Ornette Coleman - Tomorrow Is The Question!
Ornette Coleman - Tomorrow Is The Question!
Ornette Coleman - Tomorrow Is The Question!
Ornette Coleman - Tomorrow Is The Question!
Ornette Coleman - Tomorrow Is The Question!
Ornette Coleman - Tomorrow Is The Question!
Ornette Coleman - Tomorrow Is The Question!
Ornette Coleman - Tomorrow Is The Question!

Ornette Coleman - Tomorrow Is The Question!

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Ornette Coleman, alto saxophone  [click here to see more vinyl featuring Ornette Coleman]

Shelly Manne, drums [click here to see more vinyl featuring Shelly Manne]

Don Cherry, trumpet

Percy Heath, bass (A1-6)

Red Mitchell, bass (B1-3)

Written by Ornette Coleman

 

1 LP, standard sleeve old-style tip-on jackets by Stoughton Printing

Original analog Master tape : YES

Heavy Press : 180g

Record color : black

Speed : 33RPM

Size : 12”

Stereo

Studio

Record Press : Quality Record Pressings

Label : Craft Recordings Acoustic Sounds Series

Original Label : Contemporary

Recorded January 16 (B1), February 23 (B2-3) and March 9–10, 1959 (A1-6) at Contemporary's Studio, Los Angeles

Engineered by Roy DuNann

Produced by Lester Koenig

Liner notes by Nat Hentoff

Photography by Roger Marshutz

Mastered by Bernie Grundman at Bernie Grundman Mastering

Reissue supervised by Chad Kassem

Originally released in November 1969

Reissued in September 2023

 

Tracks:

Side A:

  1. Tomorrow Is the Question!
  2. Tears Inside
  3. Mind and Time
  4. Compassion
  5. Giggin'
  6. Rejoicing

Side B:

  1. Lorraine
  2. Turnaround
  3. Endless

    Reviews :

    "Shaking out of the contractual obligation forcing him to employ a pianist on his debut, Something Else!!!! (Contemporary, 1958), alto saxophonist Ornette Coleman dispensed with the instrument altogether on 1959's Tomorrow is the Question!, causing a bit of consternation on the part of the mainstream jazz media. This was Coleman's committed step forward toward a harmonically less restrictive sound, en route to the joyful chaos of Free Jazz (Atlantic, 1961). Following, in form, Gerry Mulligan's famous piano-less quartet of the early 1950s, Coleman greatly liberated his solo and rhythm instruments, taking a quantum greater advantage of this freedom compared with Mulligan, had the baritone saxophonist been so inclined." All About Jazz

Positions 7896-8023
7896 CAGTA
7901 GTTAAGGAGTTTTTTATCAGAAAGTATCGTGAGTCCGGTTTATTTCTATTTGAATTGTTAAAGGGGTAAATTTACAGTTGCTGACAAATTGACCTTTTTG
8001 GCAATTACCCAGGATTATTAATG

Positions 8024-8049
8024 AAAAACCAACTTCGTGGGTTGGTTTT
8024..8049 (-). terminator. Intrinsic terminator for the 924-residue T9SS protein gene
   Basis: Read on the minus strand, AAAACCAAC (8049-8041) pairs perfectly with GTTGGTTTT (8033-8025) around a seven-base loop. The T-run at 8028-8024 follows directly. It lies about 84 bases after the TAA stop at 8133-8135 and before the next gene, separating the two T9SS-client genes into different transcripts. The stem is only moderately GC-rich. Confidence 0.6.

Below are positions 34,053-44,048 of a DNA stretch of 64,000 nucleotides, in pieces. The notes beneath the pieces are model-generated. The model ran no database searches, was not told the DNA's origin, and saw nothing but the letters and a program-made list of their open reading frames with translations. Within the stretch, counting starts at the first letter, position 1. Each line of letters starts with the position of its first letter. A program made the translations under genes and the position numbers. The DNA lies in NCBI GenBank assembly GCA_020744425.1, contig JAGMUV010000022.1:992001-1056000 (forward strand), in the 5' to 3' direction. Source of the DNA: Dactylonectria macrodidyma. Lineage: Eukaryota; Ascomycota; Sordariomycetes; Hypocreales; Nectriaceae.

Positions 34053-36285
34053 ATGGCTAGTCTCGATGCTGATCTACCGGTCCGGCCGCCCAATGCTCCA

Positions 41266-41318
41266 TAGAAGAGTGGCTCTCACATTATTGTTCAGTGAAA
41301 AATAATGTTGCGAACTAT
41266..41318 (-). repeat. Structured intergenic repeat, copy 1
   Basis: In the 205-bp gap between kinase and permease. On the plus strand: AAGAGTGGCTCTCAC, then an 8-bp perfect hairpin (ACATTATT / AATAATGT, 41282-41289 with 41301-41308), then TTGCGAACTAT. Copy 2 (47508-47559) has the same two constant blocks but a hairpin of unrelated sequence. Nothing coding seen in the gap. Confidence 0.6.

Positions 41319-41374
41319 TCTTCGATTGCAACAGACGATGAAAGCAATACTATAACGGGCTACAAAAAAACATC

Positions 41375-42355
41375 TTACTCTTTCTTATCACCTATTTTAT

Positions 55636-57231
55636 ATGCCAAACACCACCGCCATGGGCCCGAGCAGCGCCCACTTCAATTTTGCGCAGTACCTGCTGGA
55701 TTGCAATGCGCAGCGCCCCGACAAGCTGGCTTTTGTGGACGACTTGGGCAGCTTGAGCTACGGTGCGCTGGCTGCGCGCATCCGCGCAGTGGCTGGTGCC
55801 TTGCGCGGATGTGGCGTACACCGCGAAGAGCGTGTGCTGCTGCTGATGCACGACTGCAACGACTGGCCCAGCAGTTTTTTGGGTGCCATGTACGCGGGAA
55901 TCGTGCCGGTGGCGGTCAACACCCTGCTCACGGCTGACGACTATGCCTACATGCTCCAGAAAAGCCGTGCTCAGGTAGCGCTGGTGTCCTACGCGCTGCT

“On his second outing for the Contemporary label, Ornette dusted the piano from the bandstand and focused instead on a quartet. For some unexplained reason, Billy Higgins was replaced by Shelly Manne; the only constants remain Coleman and Don Cherry. The focus, then, is on the interplay between the altoist and trumpeter in executing Ornette's tunes, which were, more than on the preceding album (Something Else!, recorded a year earlier), knottier and tighter in their arrangement style. The odd-syncopation style of the front line on numbers such as "Tears Inside," which comes out of the box wailing and then simmers down into a moody, swinging blues, was a rough transition for the rhythm section. And the more Ornette and Cherry try to open it up into something more free and less attached to the tune's form, the more Manne and especially bassist Percy Heath hang on. Still, there are great moments here: for example, the celebratory freedom of "Giggin'," with its wonderful trumpet solo, and "Rejoicing," which has become one of Coleman's classics for its elongated melody line and simple obbligato phrasing, which become part of a wonderfully complex solo that keeps the blues firmly intact. The final track, "Endless," is pure magic. After Manne carries it in 6/8, Coleman uses a nursery rhyme to move to the solo terrain and, when he does, the solo itself becomes a part of that rhyme as even Don Cherry feels his way through it in his break. And, if anything, this is one of the things that came to define Ornette -- his willingness to let simplicity and its bright colors and textures confound not only other players and listeners, but also him too. In those days, Coleman's musical system -- although worked out in detail -- always left room for the unexpected and, in fact, was played as if his life depended on it. As a result, Tomorrow Is the Question! was a very literal title; who could have guessed the expansive, world-widening direction that Coleman's system would head into next?” AllMusic Review by Thom Jurek


     

    Ratings :

    AllMusic : 4 / 5 ; Discogs : 4,87 / 5

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